All relevant process information must be available e.g. examples of useful docu-ments could be manufacturing reports or test specification. The individual process steps e.g. mapped in a process map are assigned uniquenumbers to enable clear referencing at a later stage. In the example below thesteps have been numbered in increments of ten so that it is subsequently possibleto insert additional sub-processes (e.g. if an extra control balance is integrated intothe overall process at a later stage). The figure provides an overview of a simpleflow chart with three levels of detail (figure 10.I-2).
10.I.2.3 Step 3: Identification of Possible Failures, Consequencesand Cause of Failure – Hazard Identification
 The identification of possible failures, their consequences, and causes of failure isthe most time-consuming part of the FMEA. Each individual processing step isanalyzed at all levels for possible failures. All potential
influencing factors
shouldbe taken into account (normally the
five Ms
, i.e. machinery, manpower, material,method, and milieu like environment (see section on fish bone diagram).Failures that may seem hypothetical should also be taken into account, sincethe probability of occurrence is not considered until a later stage of the FMEA. The identification of possible failures is time-consuming, particularly in the ini-tial phase of the execution of FMEAs. It can be done by brainstorming or using anavailable list of potential hazards e.g. for a unit operation. When several similar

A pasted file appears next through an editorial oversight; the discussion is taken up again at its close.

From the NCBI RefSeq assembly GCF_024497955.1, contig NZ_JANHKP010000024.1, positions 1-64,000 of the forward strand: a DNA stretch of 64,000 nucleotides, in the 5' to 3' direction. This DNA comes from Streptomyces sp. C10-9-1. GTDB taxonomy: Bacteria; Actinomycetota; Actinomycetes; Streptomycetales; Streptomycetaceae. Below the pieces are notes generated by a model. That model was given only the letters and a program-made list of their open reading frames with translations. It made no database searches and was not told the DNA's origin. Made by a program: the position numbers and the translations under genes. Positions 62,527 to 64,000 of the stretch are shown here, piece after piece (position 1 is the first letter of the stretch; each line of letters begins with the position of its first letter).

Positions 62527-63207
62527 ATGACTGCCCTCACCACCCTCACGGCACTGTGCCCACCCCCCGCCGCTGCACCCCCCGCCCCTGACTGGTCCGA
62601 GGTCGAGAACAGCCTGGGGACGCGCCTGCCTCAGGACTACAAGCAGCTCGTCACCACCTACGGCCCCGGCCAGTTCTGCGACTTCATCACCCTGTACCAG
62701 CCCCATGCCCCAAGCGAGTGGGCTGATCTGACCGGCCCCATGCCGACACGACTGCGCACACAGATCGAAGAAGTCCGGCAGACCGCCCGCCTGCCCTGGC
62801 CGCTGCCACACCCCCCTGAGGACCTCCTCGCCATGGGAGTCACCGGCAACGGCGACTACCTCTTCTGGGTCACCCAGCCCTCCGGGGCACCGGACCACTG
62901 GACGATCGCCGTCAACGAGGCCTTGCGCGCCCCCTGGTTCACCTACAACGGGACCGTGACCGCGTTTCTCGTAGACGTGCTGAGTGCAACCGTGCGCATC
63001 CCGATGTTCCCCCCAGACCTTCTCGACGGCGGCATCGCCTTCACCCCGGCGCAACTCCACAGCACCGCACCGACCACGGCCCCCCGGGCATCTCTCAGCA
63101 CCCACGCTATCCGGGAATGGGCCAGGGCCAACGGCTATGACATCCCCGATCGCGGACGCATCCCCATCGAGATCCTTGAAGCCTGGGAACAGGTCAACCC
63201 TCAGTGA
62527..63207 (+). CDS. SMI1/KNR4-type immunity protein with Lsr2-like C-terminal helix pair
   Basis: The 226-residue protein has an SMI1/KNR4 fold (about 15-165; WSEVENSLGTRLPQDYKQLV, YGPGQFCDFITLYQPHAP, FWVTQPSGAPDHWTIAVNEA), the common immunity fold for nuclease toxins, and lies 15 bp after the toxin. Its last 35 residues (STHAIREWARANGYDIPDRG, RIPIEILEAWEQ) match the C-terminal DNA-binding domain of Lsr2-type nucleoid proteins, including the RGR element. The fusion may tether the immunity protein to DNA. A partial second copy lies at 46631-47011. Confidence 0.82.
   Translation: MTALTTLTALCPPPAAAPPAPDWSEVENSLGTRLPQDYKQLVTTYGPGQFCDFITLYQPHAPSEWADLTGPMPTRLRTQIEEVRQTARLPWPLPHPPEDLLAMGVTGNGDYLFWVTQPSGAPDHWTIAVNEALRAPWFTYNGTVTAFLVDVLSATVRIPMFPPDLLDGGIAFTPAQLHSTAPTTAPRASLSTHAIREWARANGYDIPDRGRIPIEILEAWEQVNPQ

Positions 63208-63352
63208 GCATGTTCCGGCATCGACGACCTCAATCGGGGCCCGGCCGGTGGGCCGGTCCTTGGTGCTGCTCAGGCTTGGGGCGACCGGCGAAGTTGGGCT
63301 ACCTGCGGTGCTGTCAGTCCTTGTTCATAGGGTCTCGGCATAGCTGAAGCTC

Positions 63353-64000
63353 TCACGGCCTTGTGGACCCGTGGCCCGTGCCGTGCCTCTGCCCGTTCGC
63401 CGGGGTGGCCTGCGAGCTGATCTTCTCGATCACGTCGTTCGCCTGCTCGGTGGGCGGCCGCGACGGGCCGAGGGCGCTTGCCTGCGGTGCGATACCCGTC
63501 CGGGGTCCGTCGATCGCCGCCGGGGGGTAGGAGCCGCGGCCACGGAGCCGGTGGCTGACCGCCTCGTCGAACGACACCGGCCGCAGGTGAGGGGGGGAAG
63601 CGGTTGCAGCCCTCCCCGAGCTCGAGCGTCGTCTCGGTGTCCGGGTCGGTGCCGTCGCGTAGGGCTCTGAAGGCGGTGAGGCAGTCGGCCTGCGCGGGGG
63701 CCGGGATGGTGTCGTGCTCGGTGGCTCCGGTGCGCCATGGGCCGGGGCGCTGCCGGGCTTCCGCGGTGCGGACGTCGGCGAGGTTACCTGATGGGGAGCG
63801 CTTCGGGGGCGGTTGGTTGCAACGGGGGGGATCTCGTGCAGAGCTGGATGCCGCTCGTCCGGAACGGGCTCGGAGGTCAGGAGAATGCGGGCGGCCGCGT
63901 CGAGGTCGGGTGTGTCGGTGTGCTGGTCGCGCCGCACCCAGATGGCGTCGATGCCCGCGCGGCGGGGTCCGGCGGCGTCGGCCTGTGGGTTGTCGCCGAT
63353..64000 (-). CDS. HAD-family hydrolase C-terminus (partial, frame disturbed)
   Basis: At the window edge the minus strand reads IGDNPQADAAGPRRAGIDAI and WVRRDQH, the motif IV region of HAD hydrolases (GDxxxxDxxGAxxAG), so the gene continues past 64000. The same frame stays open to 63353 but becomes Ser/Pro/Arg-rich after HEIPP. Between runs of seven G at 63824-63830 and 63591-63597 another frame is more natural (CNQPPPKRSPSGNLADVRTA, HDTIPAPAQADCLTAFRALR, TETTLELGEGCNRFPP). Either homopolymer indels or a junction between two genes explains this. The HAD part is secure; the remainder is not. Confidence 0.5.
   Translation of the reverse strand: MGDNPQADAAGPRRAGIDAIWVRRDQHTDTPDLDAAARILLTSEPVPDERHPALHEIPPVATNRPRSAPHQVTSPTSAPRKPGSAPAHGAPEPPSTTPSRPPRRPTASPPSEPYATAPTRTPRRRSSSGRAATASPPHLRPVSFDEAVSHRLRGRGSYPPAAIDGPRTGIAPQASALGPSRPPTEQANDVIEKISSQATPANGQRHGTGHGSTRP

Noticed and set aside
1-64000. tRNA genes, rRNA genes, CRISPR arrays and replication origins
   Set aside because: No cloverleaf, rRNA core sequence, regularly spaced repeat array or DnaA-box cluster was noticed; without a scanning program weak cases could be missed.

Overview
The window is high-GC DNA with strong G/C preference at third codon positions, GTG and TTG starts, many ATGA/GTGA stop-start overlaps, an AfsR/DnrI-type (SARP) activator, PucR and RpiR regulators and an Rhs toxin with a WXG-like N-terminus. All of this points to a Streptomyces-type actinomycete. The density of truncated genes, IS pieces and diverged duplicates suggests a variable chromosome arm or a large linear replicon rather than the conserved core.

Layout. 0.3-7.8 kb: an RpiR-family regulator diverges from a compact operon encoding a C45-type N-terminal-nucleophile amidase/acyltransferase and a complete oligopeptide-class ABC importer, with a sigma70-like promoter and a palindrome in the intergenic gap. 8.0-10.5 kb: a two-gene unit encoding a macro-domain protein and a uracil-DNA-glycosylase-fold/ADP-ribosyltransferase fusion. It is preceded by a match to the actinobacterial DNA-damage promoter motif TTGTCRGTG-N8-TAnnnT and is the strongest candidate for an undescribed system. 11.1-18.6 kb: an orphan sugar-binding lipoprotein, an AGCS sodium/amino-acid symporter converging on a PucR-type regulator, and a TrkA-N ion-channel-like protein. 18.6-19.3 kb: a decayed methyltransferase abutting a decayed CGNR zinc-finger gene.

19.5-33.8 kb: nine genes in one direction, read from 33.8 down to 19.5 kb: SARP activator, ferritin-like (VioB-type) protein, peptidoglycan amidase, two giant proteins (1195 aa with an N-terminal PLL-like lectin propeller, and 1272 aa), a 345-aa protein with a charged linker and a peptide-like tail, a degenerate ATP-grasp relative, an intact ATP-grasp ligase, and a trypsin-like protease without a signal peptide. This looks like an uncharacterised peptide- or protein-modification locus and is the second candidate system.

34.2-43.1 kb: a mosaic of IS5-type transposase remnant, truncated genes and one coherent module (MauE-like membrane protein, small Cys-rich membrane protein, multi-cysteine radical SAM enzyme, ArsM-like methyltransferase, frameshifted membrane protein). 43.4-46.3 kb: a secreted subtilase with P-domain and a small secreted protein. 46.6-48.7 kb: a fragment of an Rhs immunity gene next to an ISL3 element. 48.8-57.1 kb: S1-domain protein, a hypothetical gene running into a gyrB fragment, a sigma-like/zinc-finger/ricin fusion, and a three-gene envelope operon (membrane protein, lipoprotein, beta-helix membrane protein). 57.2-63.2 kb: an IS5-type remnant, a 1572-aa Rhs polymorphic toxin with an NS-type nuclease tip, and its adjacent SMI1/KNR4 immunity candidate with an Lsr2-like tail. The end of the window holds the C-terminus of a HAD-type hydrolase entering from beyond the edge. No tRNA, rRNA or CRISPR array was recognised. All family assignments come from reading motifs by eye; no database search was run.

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10.I Failure Mode Effects Analysis (FMEA)
GMP Manual (Up04) © Maas & Peither AG – GMP PublishingS. Rönninger / M. Hertlein
       1       0  .       I
processes, systems or facilities have already been assessed, there may be similari-ties in the occurrence of failures, and the work required for this phase is reduced.In general, potential failures are identified by team members who actually imple-ment the processes, systems and/or work with the facilities. The team should becompiled from interdisciplinary members (e.g. from production, laboratory, qual-ity assurance, engineering, information processing) and from different hierarchiesif necessary, but should also not consist of more than 6-8 participants to ensurethat it can still function effectively. One suitable method for recording potentialfailures is, for example, brainstorming.At this point of time it is important to take into account regulatory compliance.It means to consider all relevant requirements of authorities.
Authority regulations
for which non-compliance can also be classified as a failure can be derived fromthe bodies of rules (e.g. EC-GMP Guideline, CFR). Consider which document is alaw and which represents a guideline only. Never use risk management proce-dures to justify not following the law. It is just as important! Yet, also consider the
state of the art
, since some regulatory requirements take this into account. How-ever, it is not always easy to determine the state of the art. The documents fromassociations (e.g. ISPE
Baseline
® series, PDA technical reports or ISO standards) canprovide some help. These documents describe principles of how pharmaceuticalproduction companies should design technical systems today. Often regulatorsare involved, since these documents are created by experts. They provide a goodguide to the current state of the art.
Figure10.I-2Example of a flow chart of a tablet packaging process
Level 1Level 2Level 3
Package 10 tablets10.10 Foilthermoforming10.20 Check for tearing10.30 Addtablets10.40 Check tablets10.50 Applycover foil10.60 Sealfoil10.130 Close foldingcarton10.60.10 ...10.60.20 ...10.60.30 ...